4 Helpful Life-Lessons I Took From My Yoga Training (And How You Can Use Them, Too)
I’m in my final six weeks of college, and although I’m definitely enjoying it, I’m also a little emotionally exhausted. I haven’t been particularly busy lately – if anything, this week has been slower and easier than it often feels — but I definitely haven’t been feeling well, and I think that it is a good idea to take some time that is dedicated to personal pursuits such as writing, cooking healthful meals for my boyfriend and I (who have been living off Domino’s Pizza and regret for two weeks straight), and hopefully, getting back into my ~yoga groove~.
I’ve mentioned a whole bunch on here that I’ve been doing yoga every day for many years now, and even completed a teacher training program back in 2014. Yoga is a big part of my life, mostly because it keeps my body feeling healthy, which is all I can really ask for from anything at this point in my life, because I have a slew of constant medical problems which I tend not to discuss on the internet.
However, when I mention my yoga teacher training on here, it is often in a way that is putting it down. I did enjoy my experience, and I do not regret it, but it was definitely an expensive decision to make, and at the time, I made the decision for the wrong reasons.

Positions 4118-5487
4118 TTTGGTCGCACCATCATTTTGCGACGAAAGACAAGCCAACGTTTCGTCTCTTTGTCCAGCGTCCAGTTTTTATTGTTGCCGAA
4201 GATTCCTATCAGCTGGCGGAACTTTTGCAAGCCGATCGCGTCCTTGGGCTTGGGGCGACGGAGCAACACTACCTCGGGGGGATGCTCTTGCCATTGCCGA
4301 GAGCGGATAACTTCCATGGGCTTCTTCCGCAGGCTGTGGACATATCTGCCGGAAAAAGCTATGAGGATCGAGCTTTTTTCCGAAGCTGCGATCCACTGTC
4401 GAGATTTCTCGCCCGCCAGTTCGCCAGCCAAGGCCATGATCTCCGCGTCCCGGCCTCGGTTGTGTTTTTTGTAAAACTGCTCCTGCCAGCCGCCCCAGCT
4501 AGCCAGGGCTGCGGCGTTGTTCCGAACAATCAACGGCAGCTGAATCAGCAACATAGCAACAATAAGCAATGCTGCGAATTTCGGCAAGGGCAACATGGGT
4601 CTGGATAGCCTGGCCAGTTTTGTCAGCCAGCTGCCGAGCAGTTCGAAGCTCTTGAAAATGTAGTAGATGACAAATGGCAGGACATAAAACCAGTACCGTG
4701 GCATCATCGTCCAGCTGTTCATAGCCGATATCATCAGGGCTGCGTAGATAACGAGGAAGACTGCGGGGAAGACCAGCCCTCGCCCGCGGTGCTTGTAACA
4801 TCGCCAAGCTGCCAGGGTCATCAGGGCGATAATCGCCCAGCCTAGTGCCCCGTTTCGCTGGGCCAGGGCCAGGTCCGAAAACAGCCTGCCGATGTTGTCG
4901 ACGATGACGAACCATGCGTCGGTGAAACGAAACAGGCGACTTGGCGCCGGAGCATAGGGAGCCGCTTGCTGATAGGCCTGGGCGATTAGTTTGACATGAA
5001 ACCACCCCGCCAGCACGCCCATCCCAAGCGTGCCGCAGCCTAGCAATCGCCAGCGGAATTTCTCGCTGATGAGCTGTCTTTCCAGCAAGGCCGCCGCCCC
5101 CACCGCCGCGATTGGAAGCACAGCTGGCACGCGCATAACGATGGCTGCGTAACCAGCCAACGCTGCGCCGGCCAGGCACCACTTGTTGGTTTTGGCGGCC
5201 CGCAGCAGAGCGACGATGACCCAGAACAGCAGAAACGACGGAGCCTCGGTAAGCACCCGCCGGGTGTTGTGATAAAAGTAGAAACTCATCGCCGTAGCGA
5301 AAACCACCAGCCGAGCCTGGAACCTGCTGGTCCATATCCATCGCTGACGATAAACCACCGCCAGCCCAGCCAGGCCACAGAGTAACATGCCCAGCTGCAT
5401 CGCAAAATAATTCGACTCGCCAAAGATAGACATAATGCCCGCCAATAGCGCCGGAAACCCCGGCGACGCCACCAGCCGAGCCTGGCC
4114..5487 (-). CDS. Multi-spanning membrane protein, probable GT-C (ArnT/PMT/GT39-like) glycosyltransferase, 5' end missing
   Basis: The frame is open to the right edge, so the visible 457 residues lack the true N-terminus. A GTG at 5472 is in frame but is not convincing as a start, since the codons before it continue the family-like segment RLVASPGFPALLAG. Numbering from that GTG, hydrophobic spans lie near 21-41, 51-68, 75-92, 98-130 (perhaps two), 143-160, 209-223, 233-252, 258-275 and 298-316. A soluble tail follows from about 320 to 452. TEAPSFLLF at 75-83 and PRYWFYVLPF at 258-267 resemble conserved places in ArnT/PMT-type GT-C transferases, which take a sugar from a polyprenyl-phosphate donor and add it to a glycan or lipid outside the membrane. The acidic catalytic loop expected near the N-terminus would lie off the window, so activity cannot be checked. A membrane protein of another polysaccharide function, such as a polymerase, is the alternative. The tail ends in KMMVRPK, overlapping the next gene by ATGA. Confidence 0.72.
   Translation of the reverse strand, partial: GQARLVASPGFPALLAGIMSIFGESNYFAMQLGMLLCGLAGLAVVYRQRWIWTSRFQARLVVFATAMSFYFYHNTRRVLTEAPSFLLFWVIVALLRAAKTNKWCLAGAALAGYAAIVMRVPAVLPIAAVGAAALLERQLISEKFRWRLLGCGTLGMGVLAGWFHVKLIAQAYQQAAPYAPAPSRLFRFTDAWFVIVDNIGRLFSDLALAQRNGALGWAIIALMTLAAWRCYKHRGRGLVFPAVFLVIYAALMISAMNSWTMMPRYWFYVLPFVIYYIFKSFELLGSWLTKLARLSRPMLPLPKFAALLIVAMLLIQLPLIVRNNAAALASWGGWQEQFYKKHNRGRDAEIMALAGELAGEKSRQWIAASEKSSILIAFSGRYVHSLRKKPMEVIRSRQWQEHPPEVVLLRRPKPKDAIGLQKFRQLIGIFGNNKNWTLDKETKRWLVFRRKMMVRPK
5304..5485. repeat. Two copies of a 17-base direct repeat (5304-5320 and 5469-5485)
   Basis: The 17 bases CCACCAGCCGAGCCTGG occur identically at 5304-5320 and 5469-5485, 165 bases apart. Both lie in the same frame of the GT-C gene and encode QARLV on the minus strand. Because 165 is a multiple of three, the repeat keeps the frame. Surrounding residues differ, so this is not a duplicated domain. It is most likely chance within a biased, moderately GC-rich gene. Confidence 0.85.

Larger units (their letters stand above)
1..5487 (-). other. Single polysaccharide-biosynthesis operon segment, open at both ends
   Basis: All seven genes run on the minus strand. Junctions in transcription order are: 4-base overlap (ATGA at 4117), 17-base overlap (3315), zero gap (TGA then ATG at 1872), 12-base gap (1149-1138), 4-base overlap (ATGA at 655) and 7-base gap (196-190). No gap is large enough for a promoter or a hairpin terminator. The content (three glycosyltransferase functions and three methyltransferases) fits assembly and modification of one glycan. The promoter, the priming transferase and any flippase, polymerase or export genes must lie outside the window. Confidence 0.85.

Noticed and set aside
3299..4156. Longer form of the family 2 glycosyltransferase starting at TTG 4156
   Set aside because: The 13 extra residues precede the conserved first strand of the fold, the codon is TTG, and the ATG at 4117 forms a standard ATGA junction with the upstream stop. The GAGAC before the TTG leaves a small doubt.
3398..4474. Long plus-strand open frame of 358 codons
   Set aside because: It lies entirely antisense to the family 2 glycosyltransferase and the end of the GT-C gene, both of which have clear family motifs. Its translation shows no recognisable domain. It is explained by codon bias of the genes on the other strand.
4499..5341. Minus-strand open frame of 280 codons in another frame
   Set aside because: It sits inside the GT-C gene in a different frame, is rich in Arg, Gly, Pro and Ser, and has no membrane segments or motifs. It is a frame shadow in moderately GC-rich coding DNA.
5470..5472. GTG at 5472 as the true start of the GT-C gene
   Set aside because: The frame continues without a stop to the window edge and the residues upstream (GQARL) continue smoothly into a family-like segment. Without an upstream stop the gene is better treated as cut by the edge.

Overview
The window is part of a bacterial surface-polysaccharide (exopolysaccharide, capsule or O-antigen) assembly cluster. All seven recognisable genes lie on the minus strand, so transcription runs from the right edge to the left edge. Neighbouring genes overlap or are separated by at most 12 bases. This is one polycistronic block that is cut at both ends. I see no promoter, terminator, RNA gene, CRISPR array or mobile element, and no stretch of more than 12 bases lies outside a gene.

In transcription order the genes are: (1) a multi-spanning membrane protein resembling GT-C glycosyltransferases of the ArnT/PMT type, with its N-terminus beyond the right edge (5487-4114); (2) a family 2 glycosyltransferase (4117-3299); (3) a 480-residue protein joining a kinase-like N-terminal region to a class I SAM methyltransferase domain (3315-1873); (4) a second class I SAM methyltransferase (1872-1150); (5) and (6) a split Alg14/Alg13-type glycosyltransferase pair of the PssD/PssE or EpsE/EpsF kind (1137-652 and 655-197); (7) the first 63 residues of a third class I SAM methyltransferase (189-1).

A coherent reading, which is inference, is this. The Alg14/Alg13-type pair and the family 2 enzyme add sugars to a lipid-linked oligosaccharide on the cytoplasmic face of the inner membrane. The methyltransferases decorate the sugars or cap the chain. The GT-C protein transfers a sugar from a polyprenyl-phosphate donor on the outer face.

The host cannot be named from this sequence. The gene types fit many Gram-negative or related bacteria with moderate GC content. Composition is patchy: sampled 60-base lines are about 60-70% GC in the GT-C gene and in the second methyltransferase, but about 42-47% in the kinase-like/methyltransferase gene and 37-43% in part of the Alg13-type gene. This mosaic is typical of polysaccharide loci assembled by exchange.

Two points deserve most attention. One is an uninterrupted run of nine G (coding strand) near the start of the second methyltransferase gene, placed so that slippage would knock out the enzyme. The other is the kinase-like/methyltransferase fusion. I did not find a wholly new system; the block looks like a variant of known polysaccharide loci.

That being said, I learned a lot during my time in that training, and I try to remind myself today that it was definitely a worthwhile experience even though I’m not necessarily using the certificate to work as a yoga instructor.
I learned a bunch of non-yoga-specific lessons during my time at the studio, and here are a few of the ones that help me most — and the ones that I’m thinking about this week, as I take a little break and rest my tired bod.
1. You really don’t need to keep being mad about that thing you’re mad about.
During my training, we were often told during guided meditations to focus on meditation for people we genuinely don’t like. I’m not sure why I listened without scoffing at the idea, because a) I’m not a very spiritual, medidate-y type of person, and b) I prefer to hate the people I hate, thankyouverymuch. But I did listen, and I sat through those guided meditations and repeated over and over in my head that I hoped the people I truly hated most were doing well. And even though it felt shitty in the moment, when I ran into one of those people on campus a few weeks later, I was shocked at how amazing it felt to not feel my blood boiling at the mere sight of them. Some grudges should be kept, sure, and inexcusable behavior shouldn’t be excused just because you want to be a ~chill person~, but there is definitely something to letting shit go sometimes. Releasing the anger in whatever way you can and moving on is sometimes the best (and healthiest) option.
2. It doesn’t really matter what the bitch next to you is doing.